A run consists of a series of bid and offer quotes for different securities or maturities ( maturity). dealers give and ask for runs from each other. Bloomberg Financial Dictionary

* * *

I. run run 1 [rʌn] verb ran PASTTENSE [ræn] run PASTPART running PRESPART
1. [transitive] to control or be in charge of an organization, company, or system:

• I've always wanted to run my own business.

• For a while, she ran a restaurant in Boston.

• A well-run company should not have problems of this kind.

• a state-run airline

2. [intransitive, transitive] COMPUTING MANUFACTURING if you run a machine or a computer program, you make it work:

• How many times a week do you run your washing machine?

• The software will run on any PC.

• cars that run on unleaded petrol

3. up and running COMPUTING MANUFACTURING working fully and correctly:

• The new system won't be up and running until next week.

4. [intransitive] LAW to continue to be valid (legally or officially acceptable) for a particular period of time:

• The contract runs for a year.

• My car insurance only has another year to run.

5. [intransitive] to happen or take place, especially in the way that was intended:

• So far, it had all run according to plan (= happened in the way that had been planned ) .

• Her job is to ensure university catering runs smoothly (= happens with no unexpected problems ) .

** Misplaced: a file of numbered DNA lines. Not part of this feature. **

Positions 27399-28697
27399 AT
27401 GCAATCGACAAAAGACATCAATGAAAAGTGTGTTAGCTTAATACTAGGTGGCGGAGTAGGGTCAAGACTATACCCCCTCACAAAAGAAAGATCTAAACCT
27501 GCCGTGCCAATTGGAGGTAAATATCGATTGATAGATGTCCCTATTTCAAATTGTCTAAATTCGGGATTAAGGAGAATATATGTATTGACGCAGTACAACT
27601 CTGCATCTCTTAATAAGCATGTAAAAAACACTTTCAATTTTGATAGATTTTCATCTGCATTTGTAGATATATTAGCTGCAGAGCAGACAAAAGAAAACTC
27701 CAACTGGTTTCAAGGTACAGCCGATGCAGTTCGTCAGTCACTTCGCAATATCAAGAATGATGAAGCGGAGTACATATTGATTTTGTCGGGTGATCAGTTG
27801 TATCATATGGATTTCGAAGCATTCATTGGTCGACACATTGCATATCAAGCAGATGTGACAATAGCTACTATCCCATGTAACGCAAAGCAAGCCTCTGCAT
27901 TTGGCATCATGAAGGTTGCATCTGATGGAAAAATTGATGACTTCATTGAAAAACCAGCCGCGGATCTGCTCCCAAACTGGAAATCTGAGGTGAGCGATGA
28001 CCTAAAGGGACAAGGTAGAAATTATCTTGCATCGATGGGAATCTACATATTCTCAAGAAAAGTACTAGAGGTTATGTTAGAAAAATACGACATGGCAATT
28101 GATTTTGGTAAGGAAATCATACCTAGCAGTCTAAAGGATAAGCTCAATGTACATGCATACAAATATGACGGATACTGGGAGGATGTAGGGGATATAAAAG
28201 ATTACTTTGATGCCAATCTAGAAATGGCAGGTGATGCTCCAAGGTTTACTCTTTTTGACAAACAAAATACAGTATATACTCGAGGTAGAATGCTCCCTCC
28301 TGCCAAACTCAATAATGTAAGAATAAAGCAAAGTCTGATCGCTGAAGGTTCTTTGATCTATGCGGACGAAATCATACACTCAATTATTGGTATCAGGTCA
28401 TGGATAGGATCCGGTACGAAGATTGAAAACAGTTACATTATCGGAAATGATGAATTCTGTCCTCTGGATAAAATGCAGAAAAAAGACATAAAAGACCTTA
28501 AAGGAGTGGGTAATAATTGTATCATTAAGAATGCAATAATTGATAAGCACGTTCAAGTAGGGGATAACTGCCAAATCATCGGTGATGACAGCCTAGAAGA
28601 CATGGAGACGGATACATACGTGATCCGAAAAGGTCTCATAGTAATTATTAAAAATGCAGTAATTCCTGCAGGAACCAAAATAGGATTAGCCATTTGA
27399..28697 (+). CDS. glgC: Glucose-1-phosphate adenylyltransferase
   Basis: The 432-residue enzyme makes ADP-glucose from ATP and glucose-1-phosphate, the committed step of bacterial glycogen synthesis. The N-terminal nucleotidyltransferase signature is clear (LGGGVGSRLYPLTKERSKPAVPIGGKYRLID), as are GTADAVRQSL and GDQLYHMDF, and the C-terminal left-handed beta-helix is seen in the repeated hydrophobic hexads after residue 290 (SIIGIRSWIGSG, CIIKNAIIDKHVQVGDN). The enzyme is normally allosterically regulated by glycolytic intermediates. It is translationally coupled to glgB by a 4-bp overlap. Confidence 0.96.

6. [transitive] to operate a bus, train, or plane service:

• They're running special trains to and from the exhibition.

7. be running at something to currently be at a particular level:

• Inflation at that time was running at 10%.

8. be running short of something to have very little of something left:

• The insurance fund was running short of cash.

9. be running late to be doing everything later than planned or expected:

• They were running late, so I didn't get interviewed until nearly 4 o'clock.

10. run a check/​test on somebody/​something to check or test someone or something:

• Car-rental companies are running background checks on drivers who rent for long periods.

• She worked for a company running credit checks on people.

11. [intransitive] to try to be elected in an election:
run for

• He has yet to decide whether to run for chairman.

run against

• the candidates who are hoping to run against the President in November

12. run an advertisement/​a story/​a feature etc to print an advertisement, a story etc in a newspaper or magazine:

• magazines that don't run tobacco ads

• The paper still runs articles that anger dealers.

13. ECONOMICS run a deficit/​surplus to have less or more money than is needed:

• The government is running a large budget surplus.

run something by somebody also run something past somebody phrasal verb [transitive]
to tell someone about an idea or plan so that they can give you their opinion:

• You'd better run it by your manager first.

run down phrasal verb
1. [transitive] run something → down to let an organization gradually become smaller or stop working:

• The coal industry is being slowly run down.

2. [intransitive, transitive] run something → down to use a supply of something without replacing it:

• The Saudis have been running down their financial reserves.